Peperomia Caperata (Emerald Ripple Peperomia): Ultimate Care Guide

Peperomia is a genus with over a thousand species, the majority of which are found in tropical or subtropical climates around the world. They can grow on trees (epiphytic), rocks (lithophytic), or the ground (rarely) (terrestrial). Hipólito Ruiz Lopez first properly defined the genus during a visit to Peru in the 1770s. Peperomia is derived from the Greek terms peperi, which means “pepper,” and homoios, which means “resemblance,” and suggests the pepper-like seeds. It belongs to the Piperaceae family and it is an evergreen perennial. It is native to Brazil and may be produced in areas where the temperature does not fall below 59 degrees Fahrenheit (15 degrees Celsius). Peperomia Caperata is a semi-succulent species that may be cultivated indoors in most temperate climates.

Common Name(s)Emerald Ripple Pepper, Radiator plant
Scientific NamePeperomia caperata
Sun ExposureIndirect sunlight
Soil pHRich aerated, loose potting soil
Watering RequirementLess frequent (when the top layer is dry)
Hardiness ZoneHardiness Zone 12
Plant Height8-10 inches tall
Plant Width7-8 inches wide
Peperomia Caperata
Peperomia Caperata

Types of Peperomia Caperata

This popular plant has spawned hundreds of new varieties, including “Luna Red,” which won the Royal Horticultural Society’s Award of Garden Merit. The reddish-green ‘Burgundy’ and the smooth and lustrous ‘Rosso’ are also popular.

  • Peperomia caperata ‘Frost’: The Peperomia caperata ‘Frost’ has an exceptionally lovely set of rippled green leaves with a frost-like texture. It grows only 6 to 12 inches tall and has dark green veins.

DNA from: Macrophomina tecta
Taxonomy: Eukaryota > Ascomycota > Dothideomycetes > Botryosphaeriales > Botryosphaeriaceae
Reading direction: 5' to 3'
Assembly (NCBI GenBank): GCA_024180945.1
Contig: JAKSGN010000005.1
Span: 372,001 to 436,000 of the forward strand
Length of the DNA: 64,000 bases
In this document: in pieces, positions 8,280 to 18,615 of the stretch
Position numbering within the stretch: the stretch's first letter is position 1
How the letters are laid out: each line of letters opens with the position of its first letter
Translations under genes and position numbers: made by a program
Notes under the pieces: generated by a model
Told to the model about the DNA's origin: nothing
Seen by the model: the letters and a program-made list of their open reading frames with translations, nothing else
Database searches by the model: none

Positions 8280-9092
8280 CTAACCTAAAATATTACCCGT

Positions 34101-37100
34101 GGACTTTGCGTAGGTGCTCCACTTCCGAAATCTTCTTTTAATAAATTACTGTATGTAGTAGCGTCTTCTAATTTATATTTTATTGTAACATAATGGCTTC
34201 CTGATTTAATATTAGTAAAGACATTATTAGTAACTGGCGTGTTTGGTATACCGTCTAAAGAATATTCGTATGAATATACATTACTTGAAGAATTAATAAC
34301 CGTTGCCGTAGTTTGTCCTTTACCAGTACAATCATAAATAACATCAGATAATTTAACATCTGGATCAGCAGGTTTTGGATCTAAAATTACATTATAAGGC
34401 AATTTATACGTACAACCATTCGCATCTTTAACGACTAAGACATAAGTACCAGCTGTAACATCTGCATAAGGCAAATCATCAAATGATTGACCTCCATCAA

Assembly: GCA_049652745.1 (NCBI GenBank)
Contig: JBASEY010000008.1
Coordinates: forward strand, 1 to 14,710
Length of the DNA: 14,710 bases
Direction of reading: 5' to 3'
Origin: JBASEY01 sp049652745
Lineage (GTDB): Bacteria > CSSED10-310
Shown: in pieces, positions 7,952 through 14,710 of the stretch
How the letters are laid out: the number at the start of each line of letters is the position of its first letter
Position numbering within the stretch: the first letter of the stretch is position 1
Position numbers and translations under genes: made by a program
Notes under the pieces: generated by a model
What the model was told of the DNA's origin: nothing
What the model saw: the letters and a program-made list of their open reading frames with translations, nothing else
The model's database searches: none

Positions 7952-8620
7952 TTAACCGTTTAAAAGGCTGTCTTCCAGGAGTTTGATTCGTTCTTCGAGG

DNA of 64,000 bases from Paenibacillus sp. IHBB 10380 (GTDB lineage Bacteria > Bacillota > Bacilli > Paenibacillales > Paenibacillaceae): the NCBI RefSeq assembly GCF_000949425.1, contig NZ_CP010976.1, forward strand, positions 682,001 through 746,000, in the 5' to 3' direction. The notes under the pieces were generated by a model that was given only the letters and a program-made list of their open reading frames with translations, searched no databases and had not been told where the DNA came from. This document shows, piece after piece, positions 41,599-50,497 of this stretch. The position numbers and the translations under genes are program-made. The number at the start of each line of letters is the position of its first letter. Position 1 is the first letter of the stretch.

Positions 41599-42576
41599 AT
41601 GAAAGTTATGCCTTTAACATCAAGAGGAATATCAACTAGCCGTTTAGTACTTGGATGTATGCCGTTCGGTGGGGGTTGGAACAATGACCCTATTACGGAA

• Peperomia caperata ‘Quito’: Peperomia caperata ‘Quito’ is a bright Peperomia with deeply ridged, heart-shaped leaves in shades of orange, pink, and bronze.
  • Peperomia caperata ‘Rosso’: The Peperomia caperata ‘Rosso’ is a lavish-looking and compact Peperomia caperata variety that adds a relaxing touch to any location it lands. The plant eventually grows dark-green heart-shaped leaves that form a rosette pattern.
  • Peperomia caperata ‘Pink Lady’: The Peperomia caperata ‘Pink Lady’ has heart-shaped pink leaves with irregular green patches that make it stand out. The plant needs to be watered regularly to survive, and it thrives in bright sunlight.
  • Peperomia caperata ‘Schumi Red’: Peperomia caperata ‘Schumi Red’ has rippled and corrugated textures with a reddish-purple color, and it’s also one of that peperomia with red undersides that have a sparkly appearance.
  • Peperomia caperata ‘Ruby’: Peperomia caperata Ruby has burgundy-colored foliage and puckered leaves.
  • Peperomia caperata ‘Silver’: It has leaves that are wrinkled and heart-shaped, with silvery accents and medium green color.
  • Peperomia caperata ‘Lilian’: It has rounded, textured dark green leaves on pink stems. Its little white-green flowers are positioned above the foliage on long stems.

Peperomia Caperata Care

Peperomia emerald ripple is a simple plant to care for at home. Peperomia Caperata is easy to grow because it isn’t very demanding. Peperomia caperata is a small houseplant with little bushing. It is an excellent terrarium species because of its modest size and preference for humidity. All you have to do is pick the plant with the leaf colors you like best and follow the basic care instructions listed below: